Photo: “Hands” by Vivian Maier

​I sometimes wonder whether impediments to being ourselves, creative self-expression and choosing happiness ensue from our forgetting to identify and defend those terms of their lives that are non-negotiable, or should be: areas against which pop psychology informs that we must have boundaries and enforce them. Take for example a child speaking abusively to her or his parent: The parent need respond something to the effect: “Enough!! I love you!, and you will never speak to me in this manner again! Ever! Do you understand me? Never!

Saying these things are most effective when the parent is strong, and her or his voice and body language match the volume and intensity of the child’s speech, without the parent, her- or himself, being angry. Yet saying these things is a must. She or he need then enforce future breaches by imposing sanctions that are meaningful to the child. We need be loving, yet firm and fair in our resolve to honor ourselves and be treated properly. This is about self-love!

It is our own individual responsibility to monitor how others treat us. Each of us are autonomous and sovereign beings whether we appreciate this or not–whether our cultural mores reflect this. In the absence of us defending what we deem as non-negotiable, the defending of our dignity, and ensuring that we are treated respectfully, we are, in effect, endorsing, underwriting and normalizing the untenable diminishment of ourselves and our lives. We are then complicit in undermining our integrity and dashing the promise of being ourselves. In this we lower the probabilities of fulfilling the promise of our creative self-expression. We prevent ourselves from having a good life.

I’m a proponent of human decency—of being gracious, compassionate, kind and generous. Expressing these things gives rise to more ease and effectiveness in navigating life’s currents: they reflect our essential ennobling spiritual natures. We need be genuine in this—honest, aligned, congruent—or we are indecent—doing unnecessary harm to ourselves and others.

Pretense is trite and cheap. Graciousness, compassion, kindness, and being generous are not forms of politenesses. Rather, they are expressions of love. Politeness itself is an affront. An obscene one—sullying everyone. We see through such ruses though we pretend otherwise. Politeness never masks indifference, upset or other agendas.

I invite you to deplore and eschew rudeness too. Yet standing up for ourselves is never rude! Standing up for ourselves is imperative—without it no self remains. Standing up for ourselves by honoring what is non-negotiable for us—this is essential to our wholeness, our wellness. Attending to the stature of our dignity is our responsibility alone.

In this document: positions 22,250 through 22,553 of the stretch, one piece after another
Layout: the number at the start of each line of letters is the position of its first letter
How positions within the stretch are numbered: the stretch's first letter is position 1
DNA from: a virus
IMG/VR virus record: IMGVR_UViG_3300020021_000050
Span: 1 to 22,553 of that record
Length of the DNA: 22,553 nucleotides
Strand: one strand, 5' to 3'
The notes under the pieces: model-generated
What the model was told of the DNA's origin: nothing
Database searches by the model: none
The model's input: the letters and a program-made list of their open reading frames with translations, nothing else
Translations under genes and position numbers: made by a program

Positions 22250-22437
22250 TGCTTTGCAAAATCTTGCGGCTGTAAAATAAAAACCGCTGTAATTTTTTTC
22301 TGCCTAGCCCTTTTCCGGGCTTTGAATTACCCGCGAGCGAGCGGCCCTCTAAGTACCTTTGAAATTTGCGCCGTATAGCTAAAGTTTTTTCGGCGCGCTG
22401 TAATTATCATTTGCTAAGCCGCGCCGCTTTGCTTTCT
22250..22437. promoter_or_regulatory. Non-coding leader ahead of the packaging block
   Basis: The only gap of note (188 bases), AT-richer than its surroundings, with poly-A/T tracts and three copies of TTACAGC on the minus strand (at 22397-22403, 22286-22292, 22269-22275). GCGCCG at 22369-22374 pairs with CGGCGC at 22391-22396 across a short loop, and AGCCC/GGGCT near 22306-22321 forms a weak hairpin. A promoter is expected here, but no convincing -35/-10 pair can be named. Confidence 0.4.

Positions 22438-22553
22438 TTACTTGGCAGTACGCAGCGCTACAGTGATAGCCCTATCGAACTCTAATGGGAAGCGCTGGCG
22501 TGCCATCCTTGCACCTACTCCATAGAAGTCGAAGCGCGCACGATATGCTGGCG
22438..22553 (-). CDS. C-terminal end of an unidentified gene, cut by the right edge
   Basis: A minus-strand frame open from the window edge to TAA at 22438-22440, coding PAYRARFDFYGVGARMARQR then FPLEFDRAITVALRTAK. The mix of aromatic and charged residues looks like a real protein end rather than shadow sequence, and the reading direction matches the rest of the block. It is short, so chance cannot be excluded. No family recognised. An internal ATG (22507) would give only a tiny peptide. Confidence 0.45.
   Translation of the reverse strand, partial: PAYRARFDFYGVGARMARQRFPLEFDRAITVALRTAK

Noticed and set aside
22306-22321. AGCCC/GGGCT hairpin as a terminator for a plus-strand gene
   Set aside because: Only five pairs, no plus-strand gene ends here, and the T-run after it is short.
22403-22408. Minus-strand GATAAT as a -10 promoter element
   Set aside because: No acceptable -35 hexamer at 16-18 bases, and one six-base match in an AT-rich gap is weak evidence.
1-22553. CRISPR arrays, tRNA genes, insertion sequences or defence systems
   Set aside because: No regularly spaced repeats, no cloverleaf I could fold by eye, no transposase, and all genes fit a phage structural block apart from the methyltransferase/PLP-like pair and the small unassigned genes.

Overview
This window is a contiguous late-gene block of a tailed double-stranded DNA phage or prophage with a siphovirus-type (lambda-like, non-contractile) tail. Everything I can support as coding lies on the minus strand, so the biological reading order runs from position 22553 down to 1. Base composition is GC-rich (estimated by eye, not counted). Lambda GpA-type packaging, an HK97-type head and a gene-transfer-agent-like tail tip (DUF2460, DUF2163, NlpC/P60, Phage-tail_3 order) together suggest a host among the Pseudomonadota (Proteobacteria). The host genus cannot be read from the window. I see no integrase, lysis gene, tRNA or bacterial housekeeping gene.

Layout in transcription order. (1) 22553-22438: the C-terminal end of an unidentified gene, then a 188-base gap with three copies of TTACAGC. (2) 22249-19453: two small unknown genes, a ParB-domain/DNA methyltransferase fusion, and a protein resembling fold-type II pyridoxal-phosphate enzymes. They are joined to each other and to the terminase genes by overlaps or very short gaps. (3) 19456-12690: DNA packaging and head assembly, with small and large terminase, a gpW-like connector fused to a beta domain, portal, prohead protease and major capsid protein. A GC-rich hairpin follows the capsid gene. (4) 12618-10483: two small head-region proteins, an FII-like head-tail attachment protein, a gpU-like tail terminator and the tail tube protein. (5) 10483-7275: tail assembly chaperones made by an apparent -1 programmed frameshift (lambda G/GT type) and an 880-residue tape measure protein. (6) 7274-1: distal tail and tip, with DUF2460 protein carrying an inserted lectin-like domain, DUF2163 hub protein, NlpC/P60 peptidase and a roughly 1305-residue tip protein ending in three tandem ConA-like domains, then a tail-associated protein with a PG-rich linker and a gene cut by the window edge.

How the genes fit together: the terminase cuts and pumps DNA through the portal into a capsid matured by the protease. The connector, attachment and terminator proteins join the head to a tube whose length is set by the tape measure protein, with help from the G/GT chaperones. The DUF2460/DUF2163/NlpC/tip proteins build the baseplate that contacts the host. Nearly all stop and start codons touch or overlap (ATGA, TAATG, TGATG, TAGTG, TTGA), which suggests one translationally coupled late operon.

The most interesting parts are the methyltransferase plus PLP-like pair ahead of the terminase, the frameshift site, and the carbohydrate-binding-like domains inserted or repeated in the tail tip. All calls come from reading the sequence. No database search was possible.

Of course be gracious to the fullest extent possible yet never at the expense of our own self-respect and personal dignity. There are times when the most decent and respectful thing we can do is clearly and powerfully interrupt and stop another when their speech or actions diminish, denigrate or demean us. Some circumstances warrant an unambiguous emphatic “Fuck you!” punctuated by walking away! And staying away if necessary. A “Fuck you” can be literally or metaphorically delivered depending on need. Yet avoid unnecessary harm at all costs.

Proviso: Our intent needs to be clear within ourselves: we are saying these strong things to disrupt and stop another’s unwanted and untoward behavior; it is neither our place nor role to diminish another person. We are to stop their behavior toward us! Nothing more. Nothing less. If our intent is aligned the other can hear and receive our message. If our intent is to indict, punish and diminish the person we only worsen our circumstance and their’s. We must clearly know our intent as it is the difference that makes the difference.

Wisdom holds “If you step on my tail, I will bite you.” Our job is to be powerful, strong and loving in our autonomous sovereignty as we relate well with others.

Caveat: It’s bad form to say “Fuck you” to a spouse or lover, close friend or colleague unless we require an inordinate amount of leverage to get ourselves to leave the relationship. Never harm unnecessarily.

More on this topic in my next post.

What are your non-negotiables?

Polarities